For example – adding a new business, buying new inputs, processing products, etc. Change in output due to change in process, product or investment considers as an incremental change. The incremental principle states that a decision is profitable if revenue increases more than costs; if costs reduce more than revenues; if the increase in some revenues is more than the decrease in others; and if the decrease in some costs is greater than the increase in others.
Marginal Utility is the utility derives from the additional unit of a commodity consumed. The laws of Equi-marginal utility state that a consumer will reach the stage of equilibrium when the marginal utilities of various commodities he consumes are equal. According to modern economists, this law has been formulating in the form of the law of proportional marginal utility. It states that the consumer will spend his money-income on different goods in such a way that the marginal utility of each good is proportional to its price, i.e.,
MUx / Px = MUy / Py = MUz / Pz
Where MU represents marginal utility and P is the price of the good.
Similarly, a producer who wants to maximize profit (or reach equilibrium) will use the technique of production which satisfies the following condition:
MRP1 / MC1 = MRP2 / MC2 = MRP3 / MC3
Where MRP is the marginal revenue product of inputs and MC represents the marginal cost.
Thus, a manager can make the rational decision by allocating/hiring resources in a manner which equalizes the ratio of marginal returns and marginal costs of various use of resources in specific use.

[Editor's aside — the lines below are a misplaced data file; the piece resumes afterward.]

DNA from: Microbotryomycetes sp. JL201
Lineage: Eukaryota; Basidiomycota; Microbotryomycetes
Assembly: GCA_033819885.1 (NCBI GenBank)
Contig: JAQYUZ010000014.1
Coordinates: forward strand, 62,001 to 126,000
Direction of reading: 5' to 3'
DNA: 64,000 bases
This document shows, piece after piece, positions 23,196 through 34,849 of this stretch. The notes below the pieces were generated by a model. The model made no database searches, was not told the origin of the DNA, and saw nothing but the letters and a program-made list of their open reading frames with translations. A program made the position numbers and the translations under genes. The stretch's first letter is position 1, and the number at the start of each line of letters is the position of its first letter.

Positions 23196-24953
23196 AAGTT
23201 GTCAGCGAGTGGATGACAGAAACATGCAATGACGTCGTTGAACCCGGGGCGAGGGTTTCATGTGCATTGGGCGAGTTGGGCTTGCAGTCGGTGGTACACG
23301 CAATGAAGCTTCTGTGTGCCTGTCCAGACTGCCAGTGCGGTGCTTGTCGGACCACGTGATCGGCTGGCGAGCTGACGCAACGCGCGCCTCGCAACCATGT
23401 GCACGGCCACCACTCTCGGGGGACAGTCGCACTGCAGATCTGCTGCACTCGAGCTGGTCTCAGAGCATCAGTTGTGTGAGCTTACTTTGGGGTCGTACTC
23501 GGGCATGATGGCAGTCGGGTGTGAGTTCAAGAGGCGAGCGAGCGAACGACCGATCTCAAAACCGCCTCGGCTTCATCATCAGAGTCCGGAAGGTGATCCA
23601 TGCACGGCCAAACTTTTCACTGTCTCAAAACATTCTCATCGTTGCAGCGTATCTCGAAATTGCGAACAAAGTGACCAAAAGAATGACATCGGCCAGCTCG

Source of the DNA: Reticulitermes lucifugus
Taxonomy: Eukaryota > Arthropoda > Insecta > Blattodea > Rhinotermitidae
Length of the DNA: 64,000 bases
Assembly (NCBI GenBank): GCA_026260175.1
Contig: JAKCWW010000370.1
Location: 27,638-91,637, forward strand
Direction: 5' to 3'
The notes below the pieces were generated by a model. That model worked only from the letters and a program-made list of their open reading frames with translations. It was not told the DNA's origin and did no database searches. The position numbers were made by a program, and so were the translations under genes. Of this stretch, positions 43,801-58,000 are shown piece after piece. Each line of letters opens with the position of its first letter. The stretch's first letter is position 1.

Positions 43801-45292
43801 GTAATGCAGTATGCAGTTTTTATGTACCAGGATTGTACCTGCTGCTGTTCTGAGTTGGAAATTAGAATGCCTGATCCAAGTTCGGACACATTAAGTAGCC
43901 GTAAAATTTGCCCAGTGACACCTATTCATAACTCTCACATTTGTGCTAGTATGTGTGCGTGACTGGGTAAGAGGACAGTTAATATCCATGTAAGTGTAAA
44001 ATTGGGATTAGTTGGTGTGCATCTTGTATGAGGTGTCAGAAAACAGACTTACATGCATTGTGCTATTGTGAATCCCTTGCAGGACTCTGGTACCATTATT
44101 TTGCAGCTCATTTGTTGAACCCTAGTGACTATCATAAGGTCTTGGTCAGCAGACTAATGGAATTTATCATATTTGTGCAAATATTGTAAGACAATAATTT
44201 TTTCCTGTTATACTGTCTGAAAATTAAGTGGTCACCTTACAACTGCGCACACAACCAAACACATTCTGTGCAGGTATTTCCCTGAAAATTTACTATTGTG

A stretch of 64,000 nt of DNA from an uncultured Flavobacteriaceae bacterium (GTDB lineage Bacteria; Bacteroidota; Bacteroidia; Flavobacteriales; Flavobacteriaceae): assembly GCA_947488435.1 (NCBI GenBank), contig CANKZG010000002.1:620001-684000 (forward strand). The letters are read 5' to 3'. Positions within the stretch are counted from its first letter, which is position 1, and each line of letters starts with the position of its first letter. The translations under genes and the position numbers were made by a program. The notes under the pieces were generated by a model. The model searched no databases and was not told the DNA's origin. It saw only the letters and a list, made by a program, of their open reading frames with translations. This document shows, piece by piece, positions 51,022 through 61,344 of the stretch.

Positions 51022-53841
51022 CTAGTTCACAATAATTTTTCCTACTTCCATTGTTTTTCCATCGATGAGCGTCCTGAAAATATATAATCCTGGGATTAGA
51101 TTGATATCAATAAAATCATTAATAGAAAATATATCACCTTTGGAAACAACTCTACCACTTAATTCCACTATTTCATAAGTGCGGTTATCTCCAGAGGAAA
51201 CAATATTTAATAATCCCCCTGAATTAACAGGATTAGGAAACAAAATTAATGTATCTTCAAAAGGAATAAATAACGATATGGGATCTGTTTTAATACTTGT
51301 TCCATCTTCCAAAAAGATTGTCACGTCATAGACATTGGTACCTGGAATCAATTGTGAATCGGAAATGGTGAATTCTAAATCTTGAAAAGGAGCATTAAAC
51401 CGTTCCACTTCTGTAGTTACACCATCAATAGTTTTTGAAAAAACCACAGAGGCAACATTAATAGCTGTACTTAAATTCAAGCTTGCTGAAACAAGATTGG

Opportunity Cost Principles:
By opportunity cost of a decision is meant the sacrifice of alternatives require by that decision. If there are no sacrifices, there is no cost. According to Opportunity cost principle, a firm can hire a factor of production if and only if that factor earns a reward in that occupation/job equal or greater than it’s an opportunity cost.
Opportunity cost is the minimum price that would be necessary to retain a factor-service in it’s given us use. It also defines the cost of sacrificed alternatives. For instance, a person chooses to forgo his present lucrative job which offers him Rs.50000 per month and organizes his own business. The opportunity lost (earning Rs. 50,000) will be the opportunity cost of running his own business.
Time Perspective Principles:
According to these principles, a manager/decision-maker should give due emphasis, both to the short-term and long-term impact of his decisions, giving apt significance to the different periods before reaching any decision. Short-run refers to a period in which some factors are fixed while others are variable. The production can increase by increasing the number of variable factors.
While long-run is a period in which all factors of production can become variable. Entry and exit of seller firms can take place easily. From consumer’s point of view, the short-run refers to a period in which they respond to the changes in price, given the taste and preferences of the consumers, while long-run is a period in which the consumers have enough time to respond to price changes by varying their tastes and preferences.
According to these principles, if a decision affects costs and revenues in the long-run, all those costs and revenues must discount to present values before the valid comparison of alternatives is possible. This is essential because a rupee’s worth of money at a future date is not worth a rupee today. Money has a time value. Discounting can define as a process uses to transform future dollars into an equivalent number of present dollars. For instance, $1 invested today at 10% interest is equivalent to $1.10 next year.
FV = PV*(1+r)t
Where FV is the future value (time at some futures time), PV is the present value (value at to, r is the discount (interest) rate, and t is the time between the future value and present value. Maybe you’d better know about Managerial Economics and their topics Nature, Scope, and Principles.